“Admittedly there were several interruptions – a lunch break, two performances by the Oban Pipe Band, a presentation to heavy athletic champions and a parachute drop on to the field. But once again the pipers’ names did not appear on the programme, and the two young stewards, who did not know any of the pipers, soon lost heart. Long gaps developed between the competitors, until one might have imagined one was judging in Ontario instead of Scotland. After the first run-through, one third (!) of the competitors were asked to play again. This time the tunes had to be played twice over, but they were allowed to pick their own tunes provided that these came from the lists already submitted.

“The result was announced as follows: 1. Sgt. J. Banks, Susan MacLeod and The Sheepwife, then Susan MacLeod and The Smith of Chilliechassie; 2. Cpl. Robert Barnes, The Piper’s Bonnet and Willie Cummings, then The Piper’s Bonnet and The Sheepwife; 3. Ed Neigh, The Bob of Fettercairn and Mrs. Macpherson of Inveran, and then Lady Loudon and Willie Murray’s Reel; 4. Murray Henderson, Maggie Cameron and Sandy Cameron, and then Arniston Castle and Mrs. Macpherson of Inveran; 5. William MacCallum, The Ewe with the Crooked Horn and Lochcarron, and then The Ewe with the Crooked Horn and Lexie MacAskill.

“The others who reached the short leet were Ed Clark, Derek Fraser, Walter Cowan and Ann Stewart.

“The standard of playing was very good overall and that of Sgt. Banks was particularly impressive. Robert Barnes played well also, although in the short leet he did not manage to get his pipes properly in tune at the start. Ed Neigh, after some very long tuning, gave an outstanding performance of Willie Murray’s Reel, a tune which really requires great study in the presentation. Murray Henderson had some unclear birls in his strathspey, and William MacCallum was a bit untidy at the end of his strathspey second time round.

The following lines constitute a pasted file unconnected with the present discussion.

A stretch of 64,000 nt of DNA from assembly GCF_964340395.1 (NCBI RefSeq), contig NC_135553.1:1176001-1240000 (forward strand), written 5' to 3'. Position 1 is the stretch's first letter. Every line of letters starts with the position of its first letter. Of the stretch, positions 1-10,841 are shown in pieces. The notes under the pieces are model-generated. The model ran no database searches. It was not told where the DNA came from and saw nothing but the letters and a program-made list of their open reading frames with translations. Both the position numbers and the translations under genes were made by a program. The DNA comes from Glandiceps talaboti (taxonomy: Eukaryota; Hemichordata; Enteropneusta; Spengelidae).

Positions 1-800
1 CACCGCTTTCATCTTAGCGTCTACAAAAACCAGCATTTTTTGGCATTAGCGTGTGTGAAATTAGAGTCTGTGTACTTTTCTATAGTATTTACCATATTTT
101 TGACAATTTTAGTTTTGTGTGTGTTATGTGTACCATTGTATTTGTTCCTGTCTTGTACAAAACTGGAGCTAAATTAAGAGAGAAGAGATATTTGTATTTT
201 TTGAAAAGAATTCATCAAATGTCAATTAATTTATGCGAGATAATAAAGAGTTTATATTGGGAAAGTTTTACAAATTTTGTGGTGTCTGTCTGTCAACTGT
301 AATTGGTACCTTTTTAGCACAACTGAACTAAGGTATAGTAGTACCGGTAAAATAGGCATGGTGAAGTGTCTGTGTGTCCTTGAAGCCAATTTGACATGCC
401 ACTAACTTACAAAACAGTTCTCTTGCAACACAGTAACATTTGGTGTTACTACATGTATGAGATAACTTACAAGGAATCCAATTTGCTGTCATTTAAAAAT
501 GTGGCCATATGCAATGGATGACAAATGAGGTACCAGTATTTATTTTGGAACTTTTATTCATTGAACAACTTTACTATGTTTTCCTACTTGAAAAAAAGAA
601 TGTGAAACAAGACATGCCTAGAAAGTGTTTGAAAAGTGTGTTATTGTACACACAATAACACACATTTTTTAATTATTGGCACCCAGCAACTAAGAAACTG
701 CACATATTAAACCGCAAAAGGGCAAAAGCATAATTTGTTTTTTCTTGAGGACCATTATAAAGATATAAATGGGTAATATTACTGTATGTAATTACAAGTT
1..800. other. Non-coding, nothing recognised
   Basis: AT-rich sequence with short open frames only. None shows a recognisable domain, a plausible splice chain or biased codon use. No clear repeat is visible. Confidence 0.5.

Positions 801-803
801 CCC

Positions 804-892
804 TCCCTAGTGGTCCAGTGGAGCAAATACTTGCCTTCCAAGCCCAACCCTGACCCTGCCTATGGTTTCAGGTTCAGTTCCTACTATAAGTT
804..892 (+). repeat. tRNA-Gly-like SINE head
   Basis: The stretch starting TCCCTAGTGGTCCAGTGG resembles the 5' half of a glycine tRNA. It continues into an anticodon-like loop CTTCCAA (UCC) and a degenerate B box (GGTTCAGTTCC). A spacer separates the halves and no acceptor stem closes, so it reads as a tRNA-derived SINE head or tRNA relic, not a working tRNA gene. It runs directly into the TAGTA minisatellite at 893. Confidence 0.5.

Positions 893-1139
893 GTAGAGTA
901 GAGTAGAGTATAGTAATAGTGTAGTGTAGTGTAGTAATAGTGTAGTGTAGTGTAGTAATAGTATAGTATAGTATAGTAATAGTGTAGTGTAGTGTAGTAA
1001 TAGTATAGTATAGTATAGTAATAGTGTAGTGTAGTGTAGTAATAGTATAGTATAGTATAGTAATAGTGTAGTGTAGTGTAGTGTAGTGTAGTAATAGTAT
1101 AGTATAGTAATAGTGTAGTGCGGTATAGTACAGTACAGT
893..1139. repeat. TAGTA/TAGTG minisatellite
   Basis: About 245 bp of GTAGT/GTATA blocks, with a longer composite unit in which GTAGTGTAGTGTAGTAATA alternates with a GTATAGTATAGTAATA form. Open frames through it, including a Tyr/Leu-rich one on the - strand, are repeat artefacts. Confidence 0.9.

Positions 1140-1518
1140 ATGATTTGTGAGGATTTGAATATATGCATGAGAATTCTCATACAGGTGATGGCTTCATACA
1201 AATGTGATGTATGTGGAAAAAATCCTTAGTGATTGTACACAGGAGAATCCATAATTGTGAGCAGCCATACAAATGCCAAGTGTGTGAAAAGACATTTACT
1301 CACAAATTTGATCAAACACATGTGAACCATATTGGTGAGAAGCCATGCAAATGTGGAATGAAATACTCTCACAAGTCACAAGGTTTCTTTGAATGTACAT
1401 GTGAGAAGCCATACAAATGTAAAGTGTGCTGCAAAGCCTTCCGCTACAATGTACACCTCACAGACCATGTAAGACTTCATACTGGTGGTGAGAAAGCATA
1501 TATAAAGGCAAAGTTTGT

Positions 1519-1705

“Of the others, Ed Clark lost a bit of concentration in the third part of his reel, Walter Cowan was unsteady in the fifth part of his reel, and Ann Stewart had a slight fumble near the end of her performance. Walter also should beware of what was called at the beginning of last century playing short. In these days that meant missing out variations of piobaireachds, and although all Walter does wrong is to omit the last note of the reel each time, it is still a breach of contract. The judges in this event were Dr. Leslie Craig, Seumas MacNeill and Captain Andrew Pitkeathly.

“The local competitors were mostly all younger people, and they put up a very good show on the whole. The march result was 1. Alastair Currie, Bowmore, Islay; 2. Neil Johnstone, Oban; 3. Allen Clement.

“Strathspey and reel: 1. Neil Johnstone; 2. Alastair Currie; 3. James Beaton.

“Of those not placed, Sine Stewart was unfortunate in that she was the best player in the competition but had the worst pipes, and probably as a result her fingering was a bit careless at times. The judges were Seumas MacNeill and Captain Andrew Pitkeathly.”